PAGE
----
Live In-Race wagering is a ‘thing’ somewhere on this gambling planet. Thankfully, it’s not a proposition offered at Gulfstream Park. Good. Because if Fountain of Youth attendees had been able to wager midway through last Saturday’s featured race they would have lost their case Joe’s Stone Crab money on favorite Good Magic.
The Breeders’ Cup Juvenile champ was 3/5 before the race and, as the ‘Fountain field entered the far turn, would have been an even shorter price. Up front, Promises Fulfilled was moving well enough, with speedy Strike Power in pursuit. Early fractions seemed honest enough, especially considering that the leader had been asked to out-foot the field from the nine-hole into the first turn. Surely, that maneuver had required an expense of precious energy that might be needed in the race’s final quarter mile. Three-wide in the catbird seat, sat Good Magic and Jose Ortiz. The colt was moving smoothly, jock patiently poised in the saddle, hands still. ‘Full of horse,’ as they say.
Approaching the stretch, Promises Fulfilled and jockey Irad Ortiz continued to cruise, unchallenged for the lead. Suddenly, as if realizing that the cat had escaped the bag, Luis Saez asked Strike Power to attack the leader. Request denied. Saez then demanded more from his mount, reins flapping, arms flailing as if Saez were tossing pizza dough.
The Ortiz brothers—Irad and Jose—are the most popular tandem in the Sunshine State since Mickey and Minnie relocated to Orlando decades ago. They’ve taken Gulfstream Park by storm this season–their first full-time engagement at the Hallandale oval–and on Fountain of Youth day, the pair accounted for victories in 8 of 14 races—Irad 5 and Jose 3. At this writing, Irad is second in the standings behind defending champ Luis Saez–33 wins behind with 197 fewer mounts. The other Ortiz is in fourth place. Between them they have accounted for 126 wins in 587 mounts, an outstanding combined 21% winning percentage.
You’d think that after four-plus decades playing the races, a person would know something about the subject. And you’d be wrong. That whole 10,000-hours-to-become-an-expert thing is bull. I’ve dedicated way more time than that to my chosen craft and still feel like a novice, a rookie, wet behind the ears.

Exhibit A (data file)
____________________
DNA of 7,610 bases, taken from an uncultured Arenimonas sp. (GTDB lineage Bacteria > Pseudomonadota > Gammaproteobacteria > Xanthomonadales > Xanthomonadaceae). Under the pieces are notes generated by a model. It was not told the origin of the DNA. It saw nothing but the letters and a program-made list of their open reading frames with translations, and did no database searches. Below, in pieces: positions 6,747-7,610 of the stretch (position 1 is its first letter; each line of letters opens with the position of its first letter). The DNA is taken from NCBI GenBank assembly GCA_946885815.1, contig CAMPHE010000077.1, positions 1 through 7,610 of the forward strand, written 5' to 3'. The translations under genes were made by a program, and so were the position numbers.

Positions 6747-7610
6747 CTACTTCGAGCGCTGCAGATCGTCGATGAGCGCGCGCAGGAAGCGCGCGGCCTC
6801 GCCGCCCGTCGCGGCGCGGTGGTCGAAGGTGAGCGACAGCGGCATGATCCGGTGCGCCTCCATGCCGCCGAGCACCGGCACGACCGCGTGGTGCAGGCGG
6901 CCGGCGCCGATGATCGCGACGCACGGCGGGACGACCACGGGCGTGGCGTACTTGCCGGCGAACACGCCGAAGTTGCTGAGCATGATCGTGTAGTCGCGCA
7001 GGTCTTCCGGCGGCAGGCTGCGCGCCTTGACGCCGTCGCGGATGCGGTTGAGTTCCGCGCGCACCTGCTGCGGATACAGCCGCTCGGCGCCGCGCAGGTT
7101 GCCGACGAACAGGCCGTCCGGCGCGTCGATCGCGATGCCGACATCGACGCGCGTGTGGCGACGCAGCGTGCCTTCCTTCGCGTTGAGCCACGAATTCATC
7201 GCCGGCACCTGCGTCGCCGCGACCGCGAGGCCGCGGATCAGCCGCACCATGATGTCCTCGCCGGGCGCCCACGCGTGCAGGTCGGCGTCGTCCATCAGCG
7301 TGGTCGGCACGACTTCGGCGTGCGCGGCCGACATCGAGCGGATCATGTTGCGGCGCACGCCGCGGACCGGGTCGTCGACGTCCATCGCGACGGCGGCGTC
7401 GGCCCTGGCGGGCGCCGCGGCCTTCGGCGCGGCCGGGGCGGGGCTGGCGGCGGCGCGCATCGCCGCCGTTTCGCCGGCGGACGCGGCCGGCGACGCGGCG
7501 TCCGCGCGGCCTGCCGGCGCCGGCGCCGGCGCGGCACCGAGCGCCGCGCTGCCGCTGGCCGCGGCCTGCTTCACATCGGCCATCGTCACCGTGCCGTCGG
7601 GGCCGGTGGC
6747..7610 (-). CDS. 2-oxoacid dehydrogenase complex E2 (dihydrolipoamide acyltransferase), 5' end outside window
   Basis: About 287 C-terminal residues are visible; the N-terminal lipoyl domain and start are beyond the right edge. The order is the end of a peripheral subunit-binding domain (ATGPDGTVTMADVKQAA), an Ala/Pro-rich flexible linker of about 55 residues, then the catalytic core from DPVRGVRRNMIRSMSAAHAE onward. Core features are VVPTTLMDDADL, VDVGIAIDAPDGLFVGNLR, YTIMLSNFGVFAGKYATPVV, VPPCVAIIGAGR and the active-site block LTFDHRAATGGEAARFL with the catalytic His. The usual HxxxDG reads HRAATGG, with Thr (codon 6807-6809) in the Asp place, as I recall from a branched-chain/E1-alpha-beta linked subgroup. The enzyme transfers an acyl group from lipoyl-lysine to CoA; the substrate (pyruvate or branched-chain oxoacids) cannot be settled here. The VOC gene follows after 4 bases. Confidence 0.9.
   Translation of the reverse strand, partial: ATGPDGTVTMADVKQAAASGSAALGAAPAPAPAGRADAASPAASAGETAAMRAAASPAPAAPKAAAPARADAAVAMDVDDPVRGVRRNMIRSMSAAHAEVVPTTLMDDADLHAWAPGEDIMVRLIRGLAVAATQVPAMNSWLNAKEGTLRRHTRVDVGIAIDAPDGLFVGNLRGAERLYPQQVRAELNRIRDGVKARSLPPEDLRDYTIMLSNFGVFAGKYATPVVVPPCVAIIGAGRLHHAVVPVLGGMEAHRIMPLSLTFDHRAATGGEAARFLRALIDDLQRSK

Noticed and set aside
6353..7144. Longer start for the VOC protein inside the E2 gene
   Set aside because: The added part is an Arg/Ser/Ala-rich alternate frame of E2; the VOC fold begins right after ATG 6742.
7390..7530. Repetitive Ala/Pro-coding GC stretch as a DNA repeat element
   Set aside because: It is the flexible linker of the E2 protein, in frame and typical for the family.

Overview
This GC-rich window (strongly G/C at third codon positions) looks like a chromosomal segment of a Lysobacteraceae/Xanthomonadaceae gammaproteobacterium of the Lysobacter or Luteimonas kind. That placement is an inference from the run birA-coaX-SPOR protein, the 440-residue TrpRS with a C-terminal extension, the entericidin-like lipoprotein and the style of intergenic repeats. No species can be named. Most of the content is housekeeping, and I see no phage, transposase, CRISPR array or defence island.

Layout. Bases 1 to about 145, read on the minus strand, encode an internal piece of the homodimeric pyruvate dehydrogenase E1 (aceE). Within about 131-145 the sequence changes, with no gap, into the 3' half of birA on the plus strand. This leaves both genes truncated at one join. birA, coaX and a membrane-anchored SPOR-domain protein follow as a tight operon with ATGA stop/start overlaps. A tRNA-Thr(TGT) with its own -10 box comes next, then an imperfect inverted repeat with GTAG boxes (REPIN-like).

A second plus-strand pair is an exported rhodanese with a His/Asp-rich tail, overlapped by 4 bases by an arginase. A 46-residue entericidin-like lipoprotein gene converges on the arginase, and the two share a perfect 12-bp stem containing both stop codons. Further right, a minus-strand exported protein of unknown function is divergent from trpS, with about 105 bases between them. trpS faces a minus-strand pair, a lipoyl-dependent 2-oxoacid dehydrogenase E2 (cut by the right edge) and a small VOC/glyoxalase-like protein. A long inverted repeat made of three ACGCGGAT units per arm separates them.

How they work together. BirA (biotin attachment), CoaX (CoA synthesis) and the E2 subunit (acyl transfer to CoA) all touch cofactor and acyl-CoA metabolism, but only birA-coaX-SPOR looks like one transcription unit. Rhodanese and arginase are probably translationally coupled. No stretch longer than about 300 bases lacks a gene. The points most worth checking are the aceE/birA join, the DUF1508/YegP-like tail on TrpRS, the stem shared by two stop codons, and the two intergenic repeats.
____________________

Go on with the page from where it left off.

Before the Fountain of Youth, yours truly was positive Good Magic would win. And here’s why: He’s the 2-year-old champ and dominant victor of the 2017 Breeders’ Cup Juvenile. He’s trained by multiple Eclipse Award winner Chad Brown, by Curlin and bred to both handle a distance and to improve with age. He also had trained superbly for the race– outworking recent older-graded-stakes winner Economic Model.
In a vacuum none of those factors guarantee victory. Combined they seemed overpowering, especially when compared to the accomplishments and running styles of Good Magic’s eight Fountain of Youth foes. Talent-wise he seemed to have them over a barrel and there appeared to be enough early pace in the race to set things up for the champ’s late charge. Guess that’s why the run the races.
In the end, nothing could have been further from reality. Promises Fulfilled made the lead without argument and then threw 24 and change quarters at pursuers until he galloped home well in front. Good Magic stalked a bit wide but within striking distance throughout, loomed as a threat on the turn for home and then had zero to offer when the real running started.
What happened? According to reporting by Jay Privman at drf.com, a day after the race, Brown had little to add by way of explanation. He admitted his charge had come back blowing hard, suggesting that the colt wasn’t fit enough. Could be, I suppose. ‘Magic hadn’t raced since early November. However, according to stats provided by Thoro-Graph, Chad Brown has won with 26% of 765 runners returning from 90+ day layoffs. In short, he knows how to get one ready. Plus, I’d be more inclined to buy the ‘unfit’ alibi if Good Magic had exerted himself at any point in the race. Instead, he pretty much just galloped along behind a casual leader and then failed to fire when asked. Is this horseplayer to assume that North America’s leading trainer for the last two consecutive years saddled the 2-year-old champ a quarter mile short on conditioning? Not likely.
Other possible explanations for the flat performance include bleeding or breathing difficulty. But Brown ruled out those excuses saying that the colt had scoped ‘clean.’ Disdain for a racing surface can produce similar results and becomes evident only when a horse fully exerts himself. Without agreeable footing wheels spin and go nowhere.
It’s also possible that, like so many top 2-year-olds before him, Good Magic hasn’t adequately transitioned from age 2 to 3. However, nothing other than his Fountain of Youth dud suggests that’s the case, so it’s dangerous to immediately jump to that conclusion. The Blue Grass at Keeneland is the colt’s next start. It’s a week later than the Florida Derby and, obviously, run over a different surface than the Fountain of Youth. That gives the colt ample time to recover, Brown the opportunity to train him more aggressively and horseplayers another evaluation before Louisville.
This Saturday, a trio of soph races dot the calendar, highlighted by a heavyweight confrontation between Bolt d’Oro and McKinzie in the San Felipe at Santa Anita. Aqueduct’s Gotham and the Tampa Bay Derby are additional Road to the Kentucky Derby qualifying point events.
This expert likes McKinzie to win the San Felipe. Of course, yours truly loved Good Magic both before and during the Fountain of Youth.
So, there’s that.